The Vandeleur Walled Garden

At long last we are going to the Vandeleur Walled Garden. We see the signs for it when passing through Kilrush (Cill Rois, meaning “Church of the Woods”) on the way to the Killimer-Tarbert Car Ferry. Crossing the River Shannon shaves off about an hour and a half when traveling to Ballybunion in County Kerry.

Our objective has always been to get to our golf destination — never to sightsee along the way. But today was meant to be a day off from golf to do something different!

Kevin knows the roads like the back of his hand, so getting there is a doddle.

The Vandeleur Walled Garden was once the private garden of Kilrush House, ancestral home of the Dutch Vandeleur family in the early 19th century. The house was completely destroyed by fire in 1897 and was eventually demolished. The garden underwent restoration in 1997 and is a wonderland of exotic plants and charming pathways. We practically had it to ourselves on this lovely dry afternoon.

Before we left the house I searched online to make sure Vandeleur was open. I also read it had an exceptional collection of trees from oak and mountain ash to the quirky monkey puzzle tree.

Now this I was very keen to see! I had come across this tree before when we were staying at the ultra posh Eden Mansion outside of St Andrews several years ago. They also had a lovely walled garden on the property and as I was leaving I noticed these gigantic, remarkable trees that I had missed on the way in. They can grow to a height of 150 feet!

I was totally enraptured by the bark in particular. When I did some research about them back then, I learned they are native to Chile and Argentina and had become quite fashionable to British horticulture lovers in the 1800s.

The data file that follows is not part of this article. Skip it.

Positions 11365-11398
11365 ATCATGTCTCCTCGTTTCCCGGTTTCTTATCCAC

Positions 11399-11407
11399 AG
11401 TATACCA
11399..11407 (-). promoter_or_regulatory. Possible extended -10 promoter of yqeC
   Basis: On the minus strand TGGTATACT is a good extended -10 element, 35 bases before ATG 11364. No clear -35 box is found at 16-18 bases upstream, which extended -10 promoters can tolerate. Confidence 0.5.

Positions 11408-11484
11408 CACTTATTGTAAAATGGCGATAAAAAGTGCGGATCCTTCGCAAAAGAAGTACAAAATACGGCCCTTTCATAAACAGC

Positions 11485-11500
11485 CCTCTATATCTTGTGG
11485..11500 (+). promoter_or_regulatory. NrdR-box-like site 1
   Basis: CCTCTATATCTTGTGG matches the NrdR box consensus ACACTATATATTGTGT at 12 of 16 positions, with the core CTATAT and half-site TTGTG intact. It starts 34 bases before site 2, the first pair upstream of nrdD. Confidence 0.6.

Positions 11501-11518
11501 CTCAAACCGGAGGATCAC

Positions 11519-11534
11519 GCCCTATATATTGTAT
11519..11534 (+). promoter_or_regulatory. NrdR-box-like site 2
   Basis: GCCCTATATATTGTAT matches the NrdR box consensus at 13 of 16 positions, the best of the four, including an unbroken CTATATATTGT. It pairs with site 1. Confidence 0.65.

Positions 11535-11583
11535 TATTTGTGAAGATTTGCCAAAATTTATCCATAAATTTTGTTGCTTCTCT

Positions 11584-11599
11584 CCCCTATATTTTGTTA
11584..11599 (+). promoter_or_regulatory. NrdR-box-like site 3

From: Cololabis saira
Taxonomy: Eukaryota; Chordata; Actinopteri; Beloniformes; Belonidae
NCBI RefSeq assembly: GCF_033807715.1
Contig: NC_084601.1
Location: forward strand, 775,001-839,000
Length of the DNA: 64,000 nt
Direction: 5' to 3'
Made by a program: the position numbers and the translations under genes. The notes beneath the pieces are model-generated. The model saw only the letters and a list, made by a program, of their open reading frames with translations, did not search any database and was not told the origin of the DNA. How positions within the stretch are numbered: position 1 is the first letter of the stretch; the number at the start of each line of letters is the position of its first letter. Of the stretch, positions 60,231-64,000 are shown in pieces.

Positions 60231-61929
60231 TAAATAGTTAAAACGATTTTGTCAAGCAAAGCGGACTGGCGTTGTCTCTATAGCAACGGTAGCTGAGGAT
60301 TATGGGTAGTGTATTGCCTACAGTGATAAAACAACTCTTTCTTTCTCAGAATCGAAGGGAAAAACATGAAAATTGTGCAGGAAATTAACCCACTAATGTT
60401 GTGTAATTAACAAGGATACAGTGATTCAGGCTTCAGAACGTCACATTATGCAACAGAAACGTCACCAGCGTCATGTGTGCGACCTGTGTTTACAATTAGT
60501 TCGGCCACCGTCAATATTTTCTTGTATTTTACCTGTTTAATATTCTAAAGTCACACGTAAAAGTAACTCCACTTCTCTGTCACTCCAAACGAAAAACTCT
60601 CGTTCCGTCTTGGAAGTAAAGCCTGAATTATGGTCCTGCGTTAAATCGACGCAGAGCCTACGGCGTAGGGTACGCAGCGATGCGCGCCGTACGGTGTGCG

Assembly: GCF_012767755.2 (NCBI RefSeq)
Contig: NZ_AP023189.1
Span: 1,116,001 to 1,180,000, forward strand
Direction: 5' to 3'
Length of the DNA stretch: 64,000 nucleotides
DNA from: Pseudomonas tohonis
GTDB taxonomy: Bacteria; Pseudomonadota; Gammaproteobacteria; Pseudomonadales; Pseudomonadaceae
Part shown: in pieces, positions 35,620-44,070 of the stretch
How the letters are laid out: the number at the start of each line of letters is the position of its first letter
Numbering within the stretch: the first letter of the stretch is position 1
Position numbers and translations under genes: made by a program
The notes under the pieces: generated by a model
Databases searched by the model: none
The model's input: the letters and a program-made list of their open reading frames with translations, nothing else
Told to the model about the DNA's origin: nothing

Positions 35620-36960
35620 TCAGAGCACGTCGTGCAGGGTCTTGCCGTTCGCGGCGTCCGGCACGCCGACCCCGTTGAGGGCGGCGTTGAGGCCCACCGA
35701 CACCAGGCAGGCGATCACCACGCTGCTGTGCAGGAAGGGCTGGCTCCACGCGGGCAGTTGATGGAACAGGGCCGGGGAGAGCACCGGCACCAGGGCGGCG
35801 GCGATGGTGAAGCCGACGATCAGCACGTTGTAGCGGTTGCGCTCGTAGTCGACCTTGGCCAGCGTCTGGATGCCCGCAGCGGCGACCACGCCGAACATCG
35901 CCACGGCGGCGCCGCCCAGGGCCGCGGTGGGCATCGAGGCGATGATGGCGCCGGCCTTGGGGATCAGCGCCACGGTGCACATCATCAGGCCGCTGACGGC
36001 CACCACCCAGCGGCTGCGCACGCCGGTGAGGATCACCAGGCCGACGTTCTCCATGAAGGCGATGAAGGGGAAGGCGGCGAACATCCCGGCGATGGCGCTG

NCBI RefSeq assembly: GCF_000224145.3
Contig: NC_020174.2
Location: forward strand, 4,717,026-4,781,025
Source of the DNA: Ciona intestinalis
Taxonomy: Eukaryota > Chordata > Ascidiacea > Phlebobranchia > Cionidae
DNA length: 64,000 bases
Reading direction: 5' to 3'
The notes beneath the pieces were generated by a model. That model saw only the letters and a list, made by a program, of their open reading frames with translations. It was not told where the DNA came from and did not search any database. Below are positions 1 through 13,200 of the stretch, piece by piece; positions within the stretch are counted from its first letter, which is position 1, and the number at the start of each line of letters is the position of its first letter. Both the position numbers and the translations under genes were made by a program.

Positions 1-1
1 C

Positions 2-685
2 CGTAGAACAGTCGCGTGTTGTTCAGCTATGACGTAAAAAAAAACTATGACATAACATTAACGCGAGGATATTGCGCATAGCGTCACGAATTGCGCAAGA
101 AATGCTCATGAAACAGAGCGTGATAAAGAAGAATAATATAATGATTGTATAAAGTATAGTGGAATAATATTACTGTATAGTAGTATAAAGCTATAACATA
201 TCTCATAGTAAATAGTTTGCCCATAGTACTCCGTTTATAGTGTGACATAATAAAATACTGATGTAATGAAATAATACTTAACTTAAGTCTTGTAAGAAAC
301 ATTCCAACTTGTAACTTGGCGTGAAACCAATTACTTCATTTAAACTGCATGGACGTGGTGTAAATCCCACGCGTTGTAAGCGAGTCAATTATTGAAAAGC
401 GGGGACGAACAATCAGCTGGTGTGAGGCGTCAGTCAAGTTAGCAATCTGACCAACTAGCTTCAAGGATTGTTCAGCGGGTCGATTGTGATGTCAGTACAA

Acacia baileyana ‘Purpurea’

Everything about the monkey puzzle tree is exotic. The botanical name is Acacia baileyana ‘Purpurea’. They only produce top cover when over fifty years old and female cones can take three years to ripen. The cones grow to the size of a human head and contain over 200 seeds.

I learned online that the species has lived for more than 1,300 years but their numbers are now dwindling at such a rate that the Chilean government has designated them as national monuments. For the Pehuenche Indians of southern Chile the monkey puzzle tree is a sacred way of life. The seeds form a staple of their diet and that of their livestock.

I approached a lady who was kneeling and digging holes for small plants, arranging them in a star pattern. She had short curly red hair and was wearing a neon green vest, like three other men I noticed doing various landscaping tasks.

“Sorry to bother you but could you tell me where is the monkey puzzle tree?”

“There,” she said.

I followed where she was pointing but couldn’t figure out which tree she meant. She stood up and we took several steps together. Then she pointed to a most unusual tree, but not what I was expecting.

We moved closer and I accidentally touched the pointy end of a branch.

“Oh, it’s so sharp,” I exclaimed, taking a step back, as if it bit me!

The sensation immediately conjured up a vision of prickly pears and multitudinous variety of spiny cacti we have in Scottsdale.

“I live in Arizona,” I ventured. “Everything in the desert is prickly,”

We stood there admiring this exotic specimen and my landscape guide told me, “A man came to Vandeleur and wanted to buy this tree.”

He offered an exorbitant sum. “Money is no object,” he said.

Curly red head recounted the story, “It’s not for sale at any price.”

“How long would it take to get this tall?” I asked.

“About twenty years to get as big as it is now and it would have been planted when it was about knee high.”

Also sometimes referred to as Chilean Pine, one theory about how it got its common name is because it “would puzzle a monkey to climb that tree.”

I thanked my companion, “Sorry to interrupt your work.”

Smiling, she said, “Oh, you’ve saved my back!”


Just vanilla ice cream!

Kevin had disappeared and may have gone back to get a second ice cream cone near the entrance. Sure enough, I found him sitting at a little round table near the concession stand, grinning like a Cheshire Cat.

Kevin has two addictions. One is golf and the other is the delicious soft ice-cream cones like you would get at Dairy Queen in the U.S.

No amount of purple, red, yellow or orange flowers can upstage the creamy white vanilla-topped cone for Kevin. He is happy to go anywhere if there might be ice cream in the offing. Nothing more exotic needs be on the agenda — just vanilla ice cream!


More images from the trip to Vandeleur Walled Garden can be seen HERE: